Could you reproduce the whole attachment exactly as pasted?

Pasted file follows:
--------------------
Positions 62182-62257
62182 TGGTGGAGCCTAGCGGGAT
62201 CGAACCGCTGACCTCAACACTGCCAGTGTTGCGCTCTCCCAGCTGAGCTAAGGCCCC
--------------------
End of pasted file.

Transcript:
Positions 62182-62257
62182 TGGTGGAGCCTAGCGGGAT
62201 CGAACCGCTGACCTCAACACTGCCAGTGTTGCGCTCTCCCAGCTGAGCTAAGGCCCC